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Poppy wants to live in a world where everyone's story matters, regardless of their income or way of life.

As a photographer, she's won ribbons at the county fair. As a spiritual seeker and writer, she's been featured in Jen Louden's The Life Organizer and once published an article at allthingsgirl.net.

When she's not writing or photographing her story, she can be found at her day job as a technology consultant, or at home snuggling her cats, or in the park, taking a walk with her husband.

A Man Named Charlie

A Man Named Charlie

We’ve all been talking about how bad traffic in our little town is getting.

Now, to be honest - I’ve seen worse. It used to take me all of 10 minutes to commute from work to home. It’s up to 20 now. Twenty minutes worth of commute is, I know, better than lots of people have it. It’s still frustrating.

See, this city is divided in two by a river. And there’s a lot of people who live north of the river, as I do. And only two ways to get from downtown to the north side of the river. And the highway is narrowed down to one lane each way just before the river, slowing traffic through there, while the rest of the commuters end up taking Ferry Street, which is my usual route home.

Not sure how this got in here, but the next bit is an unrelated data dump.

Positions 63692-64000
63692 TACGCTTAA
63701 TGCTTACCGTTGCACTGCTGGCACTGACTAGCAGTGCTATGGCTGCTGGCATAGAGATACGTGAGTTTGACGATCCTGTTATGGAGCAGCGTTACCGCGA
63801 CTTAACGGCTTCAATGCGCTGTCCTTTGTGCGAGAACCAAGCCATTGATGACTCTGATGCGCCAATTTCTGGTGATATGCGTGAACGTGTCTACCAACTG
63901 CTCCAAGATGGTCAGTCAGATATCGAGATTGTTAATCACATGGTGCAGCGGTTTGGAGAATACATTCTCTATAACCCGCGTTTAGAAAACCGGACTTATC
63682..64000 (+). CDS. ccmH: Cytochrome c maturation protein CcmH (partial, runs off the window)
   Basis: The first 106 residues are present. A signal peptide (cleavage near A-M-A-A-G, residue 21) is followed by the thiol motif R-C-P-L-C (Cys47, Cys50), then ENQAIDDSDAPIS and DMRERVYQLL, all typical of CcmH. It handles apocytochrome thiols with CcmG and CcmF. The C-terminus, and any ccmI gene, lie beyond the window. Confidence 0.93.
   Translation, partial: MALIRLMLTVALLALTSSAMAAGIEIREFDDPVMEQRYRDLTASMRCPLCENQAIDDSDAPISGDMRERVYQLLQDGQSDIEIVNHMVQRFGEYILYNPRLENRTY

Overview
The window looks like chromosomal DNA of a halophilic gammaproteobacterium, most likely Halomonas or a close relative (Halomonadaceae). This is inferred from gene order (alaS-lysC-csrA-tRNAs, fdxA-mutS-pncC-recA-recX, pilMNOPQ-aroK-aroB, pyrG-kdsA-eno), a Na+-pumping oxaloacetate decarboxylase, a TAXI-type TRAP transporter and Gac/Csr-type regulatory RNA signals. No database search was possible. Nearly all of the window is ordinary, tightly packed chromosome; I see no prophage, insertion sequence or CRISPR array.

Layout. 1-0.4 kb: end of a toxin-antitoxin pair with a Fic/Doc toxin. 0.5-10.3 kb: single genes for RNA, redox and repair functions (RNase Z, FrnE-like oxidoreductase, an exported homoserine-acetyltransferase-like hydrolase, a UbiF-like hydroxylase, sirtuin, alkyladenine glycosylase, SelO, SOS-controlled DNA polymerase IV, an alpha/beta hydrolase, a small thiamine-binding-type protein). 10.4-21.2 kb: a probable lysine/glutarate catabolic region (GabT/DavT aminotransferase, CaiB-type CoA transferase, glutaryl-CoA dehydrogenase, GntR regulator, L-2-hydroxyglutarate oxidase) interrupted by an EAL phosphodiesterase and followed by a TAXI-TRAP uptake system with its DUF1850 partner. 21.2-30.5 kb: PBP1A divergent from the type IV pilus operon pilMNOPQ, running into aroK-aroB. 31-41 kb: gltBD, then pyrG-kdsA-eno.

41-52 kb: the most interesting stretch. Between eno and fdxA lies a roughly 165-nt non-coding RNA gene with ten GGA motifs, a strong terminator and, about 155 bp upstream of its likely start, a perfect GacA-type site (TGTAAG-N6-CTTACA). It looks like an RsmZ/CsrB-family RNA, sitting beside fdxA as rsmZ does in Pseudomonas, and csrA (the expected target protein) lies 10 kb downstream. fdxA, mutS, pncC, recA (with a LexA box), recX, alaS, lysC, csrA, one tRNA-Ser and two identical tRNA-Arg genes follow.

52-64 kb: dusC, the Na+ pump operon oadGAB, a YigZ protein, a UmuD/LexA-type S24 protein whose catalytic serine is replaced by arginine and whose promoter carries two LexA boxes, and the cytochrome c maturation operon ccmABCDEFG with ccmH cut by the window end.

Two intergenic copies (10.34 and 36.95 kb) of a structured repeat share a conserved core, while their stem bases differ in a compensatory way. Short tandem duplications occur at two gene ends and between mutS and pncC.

I’ve been doing one or the other - mostly driving across to the highway, because at least traffic there is moving, even if it’s slow and there’s a whole lot of people who look at two lanes trying to merge into one and decide their best shot is getting into the lane that’s closed. Today, however, traffic getting onto the highway was backed up several blocks away, so I turned before the on-ramp to head back across downtown.

And promptly got stuck in “let’s all move up one car length and stop again”. In about two blocks, part of my brain was shouting, “Well, did she ever return? No, she never returned, and her fate is still unlearned” like I was never gonna make it home and they’d still find me sitting in line, inching up one car length at a time in the morning.

And that at least made me laugh. And since I have my hands-free all set up, I could poke at my phone screen, hook it up to the stereo, and blast M.T.A. at the best volume I could manage while shrieking the lyrics at cars around me through the window. On the whole, sitting in stop-and-go traffic in a car with a stick shift is miserable, but at least I had the internet for company.

The Human-ness of All People

The Human-ness of All People

A Moral Duty

A Moral Duty